Cycling
August 16, 2019

City Diary: Note to everyone on the seawall

From Dianna. who’s a Seaside Regular:

This is an especially scary time of the year to ride on the seawall. People have a few months of riding, have grown stronger and more confident, and now their enthusiasm and strength outweigh their skill. People ride faster but aren’t aware of increased pedestrian traffic, never mind other cyclists.

I’m happy to see other happy riders, but please pay attention to what you’re doing. Heads up, friends!

 

Not a new problem.  Here’s a CBC report from 2014:

Cyclists have to take care for each other, because there’s not much evidence that the Park Board does.

Read more »


When Gordon recently posted a short item about plans to use facial recognition to speed Chinese subway users through ticket gates, I was actually riding those subways in Chengdu and Beijing.

What the story didn’t say is that the delays at the subways aren’t at the turnstiles, but at the adjacent “Security Check” where every passenger has his or her bags, purses, or backpacks x-rayed, and undergoes a wand scan for prohibited items. Millions of these checks are a part of daily life in China at subways, museums, offices, and public places.

Along with the ubiquitous video cameras, ID checks, and security personnel we found that they just became part of the routine after a couple of days.

Read more »

Another counter-intuitive study that offsets a reasonable expectation that more electric bikes and scooters will mean less fit users – kind of like the idea that ‘riding hailing will result in less SOV use and vehicle congestion’.  (Turns out Uber et al increase congestion and reduce transit use.)  But there are qualifications.

From treehugger:

E-bikers use their bikes more, go longer distances, and often substitute it for driving or transit. …

A new study, with a mouthful of a title, “Physical activity of electric bicycle users compared to conventional bicycle users and non-cyclists: Insights based on health and transport data from an online survey in seven European cities,” finds that in fact it is true: e-bikers take longer trips and get pretty much the same physical activity gains as analog cyclists. …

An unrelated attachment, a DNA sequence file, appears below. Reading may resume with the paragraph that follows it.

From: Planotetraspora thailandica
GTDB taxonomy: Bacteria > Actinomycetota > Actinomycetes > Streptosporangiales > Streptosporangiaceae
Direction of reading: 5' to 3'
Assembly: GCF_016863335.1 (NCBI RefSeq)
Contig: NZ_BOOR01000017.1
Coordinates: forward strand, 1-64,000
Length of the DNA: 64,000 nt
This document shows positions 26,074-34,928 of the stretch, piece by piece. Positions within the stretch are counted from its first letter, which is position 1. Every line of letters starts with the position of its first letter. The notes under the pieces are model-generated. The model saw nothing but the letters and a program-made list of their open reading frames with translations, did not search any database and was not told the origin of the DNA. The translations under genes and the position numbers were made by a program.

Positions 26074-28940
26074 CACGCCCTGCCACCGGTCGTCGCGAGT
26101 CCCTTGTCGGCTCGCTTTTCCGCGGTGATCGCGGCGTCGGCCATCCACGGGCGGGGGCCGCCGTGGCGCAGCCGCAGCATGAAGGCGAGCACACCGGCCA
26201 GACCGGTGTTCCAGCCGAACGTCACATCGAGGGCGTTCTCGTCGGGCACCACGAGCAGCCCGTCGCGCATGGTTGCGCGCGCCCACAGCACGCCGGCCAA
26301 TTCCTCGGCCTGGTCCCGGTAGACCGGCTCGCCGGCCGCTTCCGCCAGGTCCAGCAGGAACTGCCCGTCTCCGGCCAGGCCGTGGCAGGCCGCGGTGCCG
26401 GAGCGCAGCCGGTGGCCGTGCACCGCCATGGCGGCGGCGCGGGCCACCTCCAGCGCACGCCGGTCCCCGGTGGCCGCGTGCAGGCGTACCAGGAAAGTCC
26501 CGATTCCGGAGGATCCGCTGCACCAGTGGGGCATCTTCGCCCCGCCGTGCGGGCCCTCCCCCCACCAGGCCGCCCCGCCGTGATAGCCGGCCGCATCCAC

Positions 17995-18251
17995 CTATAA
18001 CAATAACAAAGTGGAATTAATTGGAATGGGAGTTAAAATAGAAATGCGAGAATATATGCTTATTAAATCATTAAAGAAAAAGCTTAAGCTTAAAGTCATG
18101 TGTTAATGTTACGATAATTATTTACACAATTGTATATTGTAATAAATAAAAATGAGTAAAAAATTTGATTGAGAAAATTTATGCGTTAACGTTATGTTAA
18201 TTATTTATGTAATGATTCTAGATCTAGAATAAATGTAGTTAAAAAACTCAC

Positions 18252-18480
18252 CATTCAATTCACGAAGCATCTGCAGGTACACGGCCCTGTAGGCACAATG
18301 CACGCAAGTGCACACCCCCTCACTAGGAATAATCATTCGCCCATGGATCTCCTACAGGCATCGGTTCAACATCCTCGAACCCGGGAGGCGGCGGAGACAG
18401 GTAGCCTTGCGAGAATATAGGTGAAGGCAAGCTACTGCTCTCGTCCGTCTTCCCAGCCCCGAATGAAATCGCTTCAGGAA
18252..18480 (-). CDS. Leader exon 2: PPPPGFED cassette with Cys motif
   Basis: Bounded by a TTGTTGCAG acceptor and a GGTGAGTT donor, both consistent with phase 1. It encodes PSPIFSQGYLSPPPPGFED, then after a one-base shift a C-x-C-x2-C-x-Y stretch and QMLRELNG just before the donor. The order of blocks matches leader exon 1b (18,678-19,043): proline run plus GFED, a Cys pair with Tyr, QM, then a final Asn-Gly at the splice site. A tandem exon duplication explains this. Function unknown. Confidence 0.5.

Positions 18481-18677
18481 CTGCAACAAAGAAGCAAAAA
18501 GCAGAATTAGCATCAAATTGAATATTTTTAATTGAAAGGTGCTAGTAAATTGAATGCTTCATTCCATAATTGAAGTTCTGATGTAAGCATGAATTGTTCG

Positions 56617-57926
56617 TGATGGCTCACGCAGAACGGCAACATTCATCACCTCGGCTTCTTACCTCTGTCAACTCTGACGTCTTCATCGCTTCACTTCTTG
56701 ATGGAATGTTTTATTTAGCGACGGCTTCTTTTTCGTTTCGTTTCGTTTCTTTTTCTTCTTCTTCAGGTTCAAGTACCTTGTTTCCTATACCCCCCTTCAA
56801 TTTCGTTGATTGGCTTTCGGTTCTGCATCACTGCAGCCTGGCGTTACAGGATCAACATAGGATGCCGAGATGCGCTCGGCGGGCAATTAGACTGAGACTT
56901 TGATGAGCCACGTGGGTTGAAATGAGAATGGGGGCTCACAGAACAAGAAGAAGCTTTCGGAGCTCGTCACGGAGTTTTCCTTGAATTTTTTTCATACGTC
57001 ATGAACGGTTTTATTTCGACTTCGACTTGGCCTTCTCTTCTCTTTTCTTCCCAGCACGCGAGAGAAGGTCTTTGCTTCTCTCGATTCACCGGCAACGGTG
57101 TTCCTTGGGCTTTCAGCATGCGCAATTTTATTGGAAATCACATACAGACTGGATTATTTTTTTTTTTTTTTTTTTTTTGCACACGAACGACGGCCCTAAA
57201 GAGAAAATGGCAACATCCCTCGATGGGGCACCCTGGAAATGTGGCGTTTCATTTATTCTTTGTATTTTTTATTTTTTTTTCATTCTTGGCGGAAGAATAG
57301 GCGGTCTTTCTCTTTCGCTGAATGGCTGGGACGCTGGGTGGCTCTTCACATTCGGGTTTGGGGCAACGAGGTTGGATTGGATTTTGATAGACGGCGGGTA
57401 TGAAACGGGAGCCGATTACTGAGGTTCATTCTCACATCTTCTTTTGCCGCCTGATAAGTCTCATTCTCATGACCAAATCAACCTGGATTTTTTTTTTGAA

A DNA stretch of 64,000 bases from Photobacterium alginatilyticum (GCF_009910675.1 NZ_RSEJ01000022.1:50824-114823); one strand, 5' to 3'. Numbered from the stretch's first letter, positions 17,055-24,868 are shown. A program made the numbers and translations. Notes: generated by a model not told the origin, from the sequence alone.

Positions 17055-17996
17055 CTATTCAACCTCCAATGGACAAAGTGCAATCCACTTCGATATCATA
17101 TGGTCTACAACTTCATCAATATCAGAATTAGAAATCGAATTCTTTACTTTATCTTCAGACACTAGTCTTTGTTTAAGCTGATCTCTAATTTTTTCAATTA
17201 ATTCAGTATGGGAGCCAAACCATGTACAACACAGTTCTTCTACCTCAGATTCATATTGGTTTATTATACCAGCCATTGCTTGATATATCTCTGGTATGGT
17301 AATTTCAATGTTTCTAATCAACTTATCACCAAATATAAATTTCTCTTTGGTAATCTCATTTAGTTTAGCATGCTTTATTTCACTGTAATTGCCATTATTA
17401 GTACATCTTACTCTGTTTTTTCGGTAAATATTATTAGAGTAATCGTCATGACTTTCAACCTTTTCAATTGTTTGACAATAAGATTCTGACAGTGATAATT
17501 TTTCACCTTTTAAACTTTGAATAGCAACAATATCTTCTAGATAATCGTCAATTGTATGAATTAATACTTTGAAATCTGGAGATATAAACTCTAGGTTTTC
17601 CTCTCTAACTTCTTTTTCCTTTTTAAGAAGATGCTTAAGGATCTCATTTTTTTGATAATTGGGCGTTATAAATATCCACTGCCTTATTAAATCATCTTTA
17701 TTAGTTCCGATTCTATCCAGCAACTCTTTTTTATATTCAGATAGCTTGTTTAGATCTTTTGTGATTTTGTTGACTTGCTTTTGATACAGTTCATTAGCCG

But perhaps even more significant is the dramatic increase in exercise among people who switch from cars to e-bikes, a much easier transition than from cars to a-bikes.

It should be noted that this study looks at European pedelec e-bikes like my Gazelle, where people have to pedal a bit to get the 250 watt motor to kick in. Results probably don’t apply to overpowered throttle-controlled American e-bikes or scooters. Because, as the study authors note, with a pedelec, “using an e-bike requires moderate to vigorous intensity physical activity, depending on topography.”

There is so much to unpack from this study. It also looks at how e-bikes are easier for older riders, keeping them fitter longer. It also reinforces my opinion that the Europeans got it right by limiting speed and power on e-bikes and mandating that they are all pedelecs rather than throttle operated; you don’t get much exercise on a motorcycle.